The Republican solutions are an agenda for their billionaire donors at the expense of the rest of us. But what else would you expect?
Today, a tweet, a post, or a blog is enough to alert millions in seconds of a dreadful restaurant, an unsafe toy, or a polluting car company. We can share our market experiences in real time. This narrows the space for phishing.
Moderators at tonight's Republican debate will ask GOP candidates a multitude of serious policy proposals that address the anxieties of America's working families and promote greater opportunities for all. Tonight, they should be prepared to discuss their serious solutions.
Let's assume, for just a moment, Mrs. Clinton is interested in regulating high-frequency traders, but has simply missed the mark. If we hope to properly regulate these traders, there are two preliminary questions we should answer.
The Answer to Trump, Fiorina, Carson & Sanders: Draft Joe Biden & Team
No matter what motivated the city to issue tickets to food trucks at this intersection, one thing is clear: Chicago's food-truck rules make it difficult for these entrepreneurs to operate.
When is someone at General Motors going to go to prison for the lives lost thanks to their cheating? Or Toyota? And although we may not be able to count the bodies today, we know that Volkswagen's cheating harms the environment, and that the dirtier air for which they are responsible will cut lives short.
It is imperative that business become more engaged with NGOs to learn of their concerns and, where possible, head off ill-conceived public information campaigns that can lead to costly and unwarranted changes in the marketplace.
In the current political climate, the chances for comprehensive common sense gun control in the United States is only a pipe dream as long as the National Rifle Association controls Congress and state legislatures, for if they did not, we would have seen effective laws passed years ago resulting in countless lives saved.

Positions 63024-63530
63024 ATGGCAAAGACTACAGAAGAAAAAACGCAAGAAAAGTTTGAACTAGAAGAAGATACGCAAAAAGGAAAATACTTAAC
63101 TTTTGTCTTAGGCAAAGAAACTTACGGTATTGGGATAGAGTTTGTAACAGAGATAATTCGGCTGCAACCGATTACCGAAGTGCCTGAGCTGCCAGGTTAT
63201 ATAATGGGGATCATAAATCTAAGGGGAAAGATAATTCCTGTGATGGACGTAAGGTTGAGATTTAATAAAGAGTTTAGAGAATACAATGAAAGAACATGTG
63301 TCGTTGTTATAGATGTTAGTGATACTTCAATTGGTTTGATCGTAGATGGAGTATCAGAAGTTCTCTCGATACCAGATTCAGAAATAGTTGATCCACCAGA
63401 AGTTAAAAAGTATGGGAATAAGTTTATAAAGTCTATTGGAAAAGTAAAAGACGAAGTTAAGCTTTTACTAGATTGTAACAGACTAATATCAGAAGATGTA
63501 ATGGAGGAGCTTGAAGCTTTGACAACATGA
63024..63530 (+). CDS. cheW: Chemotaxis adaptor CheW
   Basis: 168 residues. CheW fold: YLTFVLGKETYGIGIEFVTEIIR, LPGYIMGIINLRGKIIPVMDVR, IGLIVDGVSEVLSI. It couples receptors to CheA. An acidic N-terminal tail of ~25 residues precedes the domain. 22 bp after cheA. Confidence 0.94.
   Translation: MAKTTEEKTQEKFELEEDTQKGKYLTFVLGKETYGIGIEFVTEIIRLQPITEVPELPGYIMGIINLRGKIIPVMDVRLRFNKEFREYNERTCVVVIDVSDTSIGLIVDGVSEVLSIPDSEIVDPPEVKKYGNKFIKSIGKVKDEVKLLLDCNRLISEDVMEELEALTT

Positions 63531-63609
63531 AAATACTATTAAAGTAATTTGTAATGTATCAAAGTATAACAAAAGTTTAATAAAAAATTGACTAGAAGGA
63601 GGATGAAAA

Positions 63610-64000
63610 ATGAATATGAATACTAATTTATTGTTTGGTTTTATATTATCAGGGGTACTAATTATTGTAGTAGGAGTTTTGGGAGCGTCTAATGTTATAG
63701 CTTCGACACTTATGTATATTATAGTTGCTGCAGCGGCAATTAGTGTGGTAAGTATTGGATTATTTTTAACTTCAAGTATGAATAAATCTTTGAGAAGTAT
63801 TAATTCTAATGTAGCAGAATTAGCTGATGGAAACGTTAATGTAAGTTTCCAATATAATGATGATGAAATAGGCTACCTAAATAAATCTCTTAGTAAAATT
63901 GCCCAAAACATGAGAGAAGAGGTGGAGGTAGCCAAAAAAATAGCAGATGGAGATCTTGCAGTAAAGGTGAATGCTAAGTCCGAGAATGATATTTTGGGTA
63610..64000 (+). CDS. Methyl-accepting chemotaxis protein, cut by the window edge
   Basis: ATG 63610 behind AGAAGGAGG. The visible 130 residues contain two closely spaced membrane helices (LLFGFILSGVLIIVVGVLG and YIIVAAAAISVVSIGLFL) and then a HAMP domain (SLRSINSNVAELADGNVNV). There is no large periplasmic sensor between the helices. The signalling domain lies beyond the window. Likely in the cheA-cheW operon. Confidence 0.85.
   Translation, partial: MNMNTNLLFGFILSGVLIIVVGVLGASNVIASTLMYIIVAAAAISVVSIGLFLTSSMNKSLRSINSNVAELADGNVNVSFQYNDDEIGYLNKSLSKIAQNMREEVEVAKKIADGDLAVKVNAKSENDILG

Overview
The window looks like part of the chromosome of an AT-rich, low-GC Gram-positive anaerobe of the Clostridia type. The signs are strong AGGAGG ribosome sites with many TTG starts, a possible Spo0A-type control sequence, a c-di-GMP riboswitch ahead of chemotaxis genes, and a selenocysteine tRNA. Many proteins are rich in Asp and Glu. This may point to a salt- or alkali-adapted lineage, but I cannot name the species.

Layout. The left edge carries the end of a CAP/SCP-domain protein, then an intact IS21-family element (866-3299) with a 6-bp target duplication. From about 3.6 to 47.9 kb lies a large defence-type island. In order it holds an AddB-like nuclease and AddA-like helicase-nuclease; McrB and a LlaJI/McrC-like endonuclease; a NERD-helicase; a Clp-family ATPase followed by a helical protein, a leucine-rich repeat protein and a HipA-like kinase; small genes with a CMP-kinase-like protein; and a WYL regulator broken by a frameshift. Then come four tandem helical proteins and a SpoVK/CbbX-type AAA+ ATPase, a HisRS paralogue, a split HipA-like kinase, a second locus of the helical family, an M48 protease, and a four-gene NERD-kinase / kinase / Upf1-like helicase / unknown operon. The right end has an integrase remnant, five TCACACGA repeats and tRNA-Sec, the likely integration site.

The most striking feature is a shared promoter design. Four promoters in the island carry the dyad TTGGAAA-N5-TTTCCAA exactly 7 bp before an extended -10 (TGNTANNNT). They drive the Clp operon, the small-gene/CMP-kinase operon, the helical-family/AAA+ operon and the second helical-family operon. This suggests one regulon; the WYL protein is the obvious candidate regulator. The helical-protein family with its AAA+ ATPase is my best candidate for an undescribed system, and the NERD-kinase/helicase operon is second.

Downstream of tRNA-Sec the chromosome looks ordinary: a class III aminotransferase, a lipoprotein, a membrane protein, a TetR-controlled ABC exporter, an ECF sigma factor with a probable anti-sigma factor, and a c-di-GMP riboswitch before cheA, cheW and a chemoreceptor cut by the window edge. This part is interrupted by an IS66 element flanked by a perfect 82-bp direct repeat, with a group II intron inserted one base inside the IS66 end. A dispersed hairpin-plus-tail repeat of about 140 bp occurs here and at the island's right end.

Those politicians celebrating Boehner's ouster, however, are not interested in debate about what is an appropriate balance; they instead elevate ideology over sensible policy insights. In the meantime, the rest of us are held captive to their ignorance and intransigence.
Bernie Sanders, a self-described socialist, is soaring in the Presidential polls. With marijuana laws in flux, Sanders reportedly "will consider" outright legalization. It's natural to ask: What, exactly, might socialist marijuana laws look like?
Volkswagen's deliberate and systematic effort to violate clean air rules is a shameful scandal, but it is also an example of management incompetence. Like BP's inability to manage its drilling contractors in the Gulf of Mexico, it is an example of massive and predictable management failure.
Wouldn't it be great if there were some entity that was more powerful than these corporations, whose purpose is to protect us, reign these corporations in, make and enforce rules, prosecute offenders and put a stop to this stuff?
Now, in this climate of regulation, some states want to ban an herbal remedy called Kratom (botanical name Mitragyna speciosa), which is taken regularly by millions of people.
When the leading Republican candidates for president gathered in the Reagan Library for the CNN debate last week, they should have taken time to look up what President Reagan said about environmental issues like global warming.
We no longer live on the frontier or in the Wild West. With over seven billion people on the planet, we need to learn to be more thoughtful about how we produce and consume the material resources we need. Air pollution rules are not optional because breathing is not optional.